How 'Riverdale' Is Turning Betty & Veronica Into Feminist Characters, While Breaking Teen TV Stereotypes
I'm rarely used to seeing accurate — or bare minimum, non-sexualized —portrayals of teen girls on TV. Objectification intersects too naturally with women in media of any form, so color me doubly surprised when I happened upon Riverdale and its lead female characters, Betty and Veronica. You see, Riverdale is making Betty and Veronica into feminist heroes, which is admittedly a recent trend on the CW, but that hasn't always been the case. Adding Betty and Veronica to a group of CW female characters like Rebecca Bunch (Crazy Ex-Girlfriend), Jane Villanueva (Jane The Virgin), and Kara Danvers (Supergirl) has helped to subvert our expectations of these young women within the context of the show — a soapy teen drama — and within the context of the network, which skews toward teens and young adults. As a longtime viewer of such shows, I can attest that what Riverdale is doing with these two amazing female characters is rarely seen in this genre.
At face value, Betty and Veronica's coming together in friendship has whiffs of another iconic CW duo: Gossip Girl BFF's Serena and Blair. But while the Serena and Blair had a notorious frenemy situation, any feeling that Betty and Veronica would always be at odds was snuffed out by the second episode. Rather than creating an extended arc where Betty and Veronica would become frenemies or outright enemies, Riverdale made sure they made up and plowed onward. Betty and Veronica are now established teammates, besties, and all other good things that come from a healthy female friendship.
When Veronica became the target of a slut-shaming plot, Betty was right there to defend her (and the other young women at Riverdale High who'd been targeted). When Betty was unsure of her worthiness to be on the cheerleading squad or subsequently felt unworthy of Archie's affection, Veronica supported her, boosted her confidence, and tried to help her find her own voice. After only a few episodes, these young women are not merely cheerleaders — they're each other's cheerleaders.
If we widen our gaze to where these women fit in the Riverdale line-up, another interesting image emerges: a world where two young women are (arguably) more well-rounded and better characterized than their male counterparts. Discussing how Archie has been objectified and at the center of an awful statutory rape plotline is for another article, but it's hard to ignore that the "teen Outlander" vibe Veronica dubbed him with has permeated how we, the audience, are meant to perceive him.
Riverdale should be Archie's show. Keyword: "should." Yet he is currently Riverdale's Dawson Leery — the cute, vaguely tortured, locally sourced good guy who is in the middle of the action, but never really the most interesting thing about it. Archie is written so that he is never very compelling when he is by himself. When he's in his bedroom, it's through Betty's window (implying we see him through her eyes and thus, he is defined by her gaze). He has to go for nighttime jog to Ms. Grundy's house at one point, rather than be alone with his feelings. Hell, he's not even a meaningful musician until Josie & the Pussycats take an interest in helping out.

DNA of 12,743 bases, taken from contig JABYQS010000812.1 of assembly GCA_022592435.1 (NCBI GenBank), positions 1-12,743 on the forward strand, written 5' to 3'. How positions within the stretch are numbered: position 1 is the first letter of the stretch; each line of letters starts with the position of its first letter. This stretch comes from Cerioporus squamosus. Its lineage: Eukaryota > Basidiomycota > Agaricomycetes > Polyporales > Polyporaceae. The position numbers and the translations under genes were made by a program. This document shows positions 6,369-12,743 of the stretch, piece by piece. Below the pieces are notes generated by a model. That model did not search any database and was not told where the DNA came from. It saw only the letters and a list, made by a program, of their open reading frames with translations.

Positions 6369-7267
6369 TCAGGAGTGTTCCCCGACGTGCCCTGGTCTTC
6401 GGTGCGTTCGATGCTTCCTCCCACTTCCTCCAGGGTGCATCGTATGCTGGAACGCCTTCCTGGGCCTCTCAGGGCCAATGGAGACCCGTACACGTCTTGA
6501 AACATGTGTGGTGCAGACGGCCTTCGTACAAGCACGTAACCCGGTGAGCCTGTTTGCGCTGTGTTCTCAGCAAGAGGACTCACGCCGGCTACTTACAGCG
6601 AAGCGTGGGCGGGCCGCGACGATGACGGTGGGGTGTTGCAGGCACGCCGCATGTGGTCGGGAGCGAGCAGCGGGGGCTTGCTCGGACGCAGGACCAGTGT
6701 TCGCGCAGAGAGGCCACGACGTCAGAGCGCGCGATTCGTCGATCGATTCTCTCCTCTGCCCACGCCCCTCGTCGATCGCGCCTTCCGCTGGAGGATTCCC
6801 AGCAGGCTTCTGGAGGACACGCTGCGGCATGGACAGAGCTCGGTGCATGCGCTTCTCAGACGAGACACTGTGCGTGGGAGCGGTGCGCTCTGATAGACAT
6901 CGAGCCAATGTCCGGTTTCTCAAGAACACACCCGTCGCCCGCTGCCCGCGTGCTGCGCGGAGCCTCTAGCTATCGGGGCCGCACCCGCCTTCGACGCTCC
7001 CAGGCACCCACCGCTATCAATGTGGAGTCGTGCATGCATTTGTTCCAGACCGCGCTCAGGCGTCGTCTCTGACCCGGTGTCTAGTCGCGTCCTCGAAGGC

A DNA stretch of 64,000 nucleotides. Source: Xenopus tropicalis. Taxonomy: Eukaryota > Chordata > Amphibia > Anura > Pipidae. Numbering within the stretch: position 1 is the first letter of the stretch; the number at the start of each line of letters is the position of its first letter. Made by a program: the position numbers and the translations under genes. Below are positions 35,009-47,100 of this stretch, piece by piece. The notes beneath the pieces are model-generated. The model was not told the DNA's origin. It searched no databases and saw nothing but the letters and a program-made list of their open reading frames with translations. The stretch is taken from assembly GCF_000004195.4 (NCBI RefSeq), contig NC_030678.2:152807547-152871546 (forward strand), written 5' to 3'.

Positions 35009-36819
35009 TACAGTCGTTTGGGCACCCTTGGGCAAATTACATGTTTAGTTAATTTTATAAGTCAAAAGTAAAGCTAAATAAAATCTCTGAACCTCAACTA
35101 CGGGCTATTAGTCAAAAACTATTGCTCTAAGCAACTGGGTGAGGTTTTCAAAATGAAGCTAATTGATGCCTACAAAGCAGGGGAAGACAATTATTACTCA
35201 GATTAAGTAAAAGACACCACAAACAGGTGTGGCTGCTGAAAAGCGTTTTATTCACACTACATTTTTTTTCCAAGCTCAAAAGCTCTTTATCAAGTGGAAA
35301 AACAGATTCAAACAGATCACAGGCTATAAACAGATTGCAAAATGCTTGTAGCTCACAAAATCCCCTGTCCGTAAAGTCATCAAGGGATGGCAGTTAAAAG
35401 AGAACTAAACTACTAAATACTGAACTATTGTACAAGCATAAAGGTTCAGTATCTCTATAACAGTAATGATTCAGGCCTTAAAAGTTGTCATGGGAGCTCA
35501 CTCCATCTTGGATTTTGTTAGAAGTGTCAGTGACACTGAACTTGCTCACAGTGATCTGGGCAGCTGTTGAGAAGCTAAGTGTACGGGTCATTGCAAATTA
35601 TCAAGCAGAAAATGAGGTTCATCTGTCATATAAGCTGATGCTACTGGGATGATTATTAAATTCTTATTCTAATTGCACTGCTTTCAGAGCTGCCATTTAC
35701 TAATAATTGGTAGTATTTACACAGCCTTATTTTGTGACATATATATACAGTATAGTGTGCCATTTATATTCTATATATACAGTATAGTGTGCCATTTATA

Archie's blandness and his tendency to become a sex object (interestingly, two of the things that often happen to young women in TV) have become some of his defining traits. While Betty and Veronica are interesting to watch even when they are alone, it's tough to say whether Archie is interesting enough when he's not sharing the screen with someone else. Being a brooding aspiring musician does not a great protagonist make.
Barely half a season in and Archie is still just a hot, sad guy. The same goes for the other men of Riverdale, to a certain extent. Jughead is a lone wolf, Capote-esque local reporter. He's barely in cahoots with Betty, Veronica, and Archie yet (which the show will ostensibly fix). Jughead definitely hasn't been given the amount of secondary character development as that secondary Riverdale women, like Hermione Lodge and Josie McCoy. The same can be said of Kevin Keller, who sadly is still slogging through "gay best friend" territory. Feel free to correct me, but after four episodes, he has yet to be in a scene where his sexuality or semi-campness (as exhibited through Riverdale's niche pop culture references) isn't brought up.
So, it would appear that Riverdale has done something that teen TV shows often don't do: put a laser-focus on really developing the female characters (and moving them away from potential archetypes), while sidelining or underwriting the male characters. Where previous CW shows like 90210, Gossip Girl, and The Vampire Diaries have either created emotionally fraught female friendships, pigeonholed their teen heroines into archetypes (hot b*tch, queen bee, sweet girl-next-door, tortured artist, etc.), or focused on the good girl vs. the bad girl, Riverdale is doing the opposite. Betty and Veronica matter just as much, if not more, as their guy friends. Better yet, they are contributing meaningfully to driving the plot, which is a breath of fresh air.
At this point, all I know right now is that Riverdale's biggest draw is — and who woulda thunk it — Betty and Veronica. How's that for a plot twist?
Editor's Note: This article has been updated to reflect that Archie is seen through Betty's window on Riverdale.